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Zimbabweans let down by government & bankers who are avoiding solutions to cash crisis

Central Bank, Samora Machel Zimbabwe, Financial Services Zimbabwe, Stanbic Zimbabwe, Bank Branches

How does a country’s financial system go through so many bouts of instability and experience so much strain? how do the citizens cope with all this?

As Zimbabweans, we haven’t figured that out yet. Otherwise, we wouldn’t be experiencing another cash shortage and constantly debating the merits of interventional measures like bond notes.

The ordinary Zimbabwean doesn’t have a direct say on policy implementation or economic reforms. They are stuck with whatever solution is decided by the officials that lead the charge on these matters.

The government – represented by the Reserve Bank of Zimbabwe which is the industry regulator, and the entire collective of bankers – unified under the banner of the Bankers Association of Zimbabwe are the two entities – the collection of officials, that should have responded to the crisis with emergency measures.

Unfortunately, they haven’t been treating the alarming situation as the crisis that it is. If they had, we would have noticed some changes taking place.

The clear as day cash crisis solutions aren’t being implemented

Instead, we are reassured again and again that measures are in the pipeline and that all will be well soon. The plans are shared every time the Reserve Bank or the government responds to questions on what is going to be done.

These proposed solutions actually make sense and by now everyone who’s shared a thought on the crisis has heard them being thrown up in every sort of discussion, analysis and breakdown of the cash crisis.

Plastic money should be encouraged; transactional fees should be drastically revised downwards; mobile money, as popular as it is, should be promoted as a leading solution for electronic transactions through a review of tariffs; infrastructure that supports these measures should be invested in without a moment’s delay; and awareness should be raised on how all these are the new ways of trading in a cashless Zimbabwe.

Instead of being enacted, these measures are just held onto by the Reserve Bank and the government without any supporting actions.

A case of greed and avoiding the horrible medicine

Perhaps we are expecting too much from the central bank or the government and even the bankers themselves especially since it’s looking like these parties aren’t affected by the current situation and that some of them, like the banks, are actually benefiting from it.

With business models that rely heavily on transactional revenue, local banks aren’t so quick to embrace any measures that would have an impact on their bottom lines and as people increasingly turn to electronic channels that have high costs these banks are actually boosting their revenues.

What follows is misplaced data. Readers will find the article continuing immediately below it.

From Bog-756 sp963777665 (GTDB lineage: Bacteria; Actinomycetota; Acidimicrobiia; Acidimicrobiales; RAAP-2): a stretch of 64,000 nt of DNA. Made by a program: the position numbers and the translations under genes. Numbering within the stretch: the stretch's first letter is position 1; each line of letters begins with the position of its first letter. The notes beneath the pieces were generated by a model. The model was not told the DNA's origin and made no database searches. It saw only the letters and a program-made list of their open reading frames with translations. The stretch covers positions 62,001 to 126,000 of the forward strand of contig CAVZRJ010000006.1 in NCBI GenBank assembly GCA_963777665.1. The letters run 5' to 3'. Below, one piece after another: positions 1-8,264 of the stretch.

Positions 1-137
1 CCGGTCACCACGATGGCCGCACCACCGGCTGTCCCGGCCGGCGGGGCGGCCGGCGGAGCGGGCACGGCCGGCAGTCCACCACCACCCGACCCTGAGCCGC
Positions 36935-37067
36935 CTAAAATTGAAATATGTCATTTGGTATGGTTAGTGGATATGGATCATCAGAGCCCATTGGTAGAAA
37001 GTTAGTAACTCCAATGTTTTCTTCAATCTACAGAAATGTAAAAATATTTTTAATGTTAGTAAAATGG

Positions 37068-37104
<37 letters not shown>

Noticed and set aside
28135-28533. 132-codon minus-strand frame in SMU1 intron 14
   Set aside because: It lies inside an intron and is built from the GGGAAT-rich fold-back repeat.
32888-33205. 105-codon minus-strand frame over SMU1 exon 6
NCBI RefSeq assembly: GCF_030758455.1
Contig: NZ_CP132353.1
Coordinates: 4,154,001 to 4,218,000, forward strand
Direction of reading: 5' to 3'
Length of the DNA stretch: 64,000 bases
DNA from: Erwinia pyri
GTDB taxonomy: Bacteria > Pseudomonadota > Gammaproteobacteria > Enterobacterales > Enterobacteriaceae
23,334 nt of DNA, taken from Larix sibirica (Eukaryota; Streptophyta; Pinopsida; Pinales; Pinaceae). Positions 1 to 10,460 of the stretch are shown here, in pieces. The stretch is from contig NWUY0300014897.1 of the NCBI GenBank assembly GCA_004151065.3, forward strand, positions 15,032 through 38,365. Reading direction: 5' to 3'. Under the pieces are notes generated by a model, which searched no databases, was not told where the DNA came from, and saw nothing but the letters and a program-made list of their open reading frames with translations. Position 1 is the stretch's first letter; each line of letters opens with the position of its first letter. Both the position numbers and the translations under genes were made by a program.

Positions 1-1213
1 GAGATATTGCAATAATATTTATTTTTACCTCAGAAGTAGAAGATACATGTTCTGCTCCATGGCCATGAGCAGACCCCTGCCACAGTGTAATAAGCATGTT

At the same time, the fact that the bankers themselves agree that they have saddled the ordinary Zimbabwean with outrageous charges but they aren’t being brought to task for it also shows how some of the issues around the cash crisis aren’t being addressed.

It was reported that two bank CEOs recently admitted that costs like the $2.50 charge for card swiping or the $10 charge for an RTGS transaction are outrageous and are preventing financial inclusion.

This means that there is a general awareness of an obstacle but it isn’t being removed. The regulator or the government should have swiftly addressed this, acting to lower those same charges.

Instead, the only reaction has been from Steward Bank which has reduced its RTGS charges and offered its customers a free Friday swiping promotion that will last until mid- July.

Just like the case of EcoCash zero-rating its payment transactions it has taken the profit or growth motive of one service provider to enact some changes that all Zimbabweans have anticipated all along.

Zimbabweans are always optimistic in the face of any sort of challenge. However, this positive approach to  tough situations shouldn’t be viewed as an opportunity to skirt responsibility and not respond to challenges that plague the country.

The hope is that sanity will prevail and action will be taken before things get any worse than they already are.

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10 thoughts on “Zimbabweans let down by government & bankers who are avoiding solutions to cash crisis

  1. the issue is everyone in zim is a hustler and hajairirwe pabag. thus noone cares. and thus export incentive doesn’t work. in production you are lucky if your margin is. 20% so when rbz keeps 50% for industries and 80% for tobacco vpeople qonr produce reducing exports employment etc.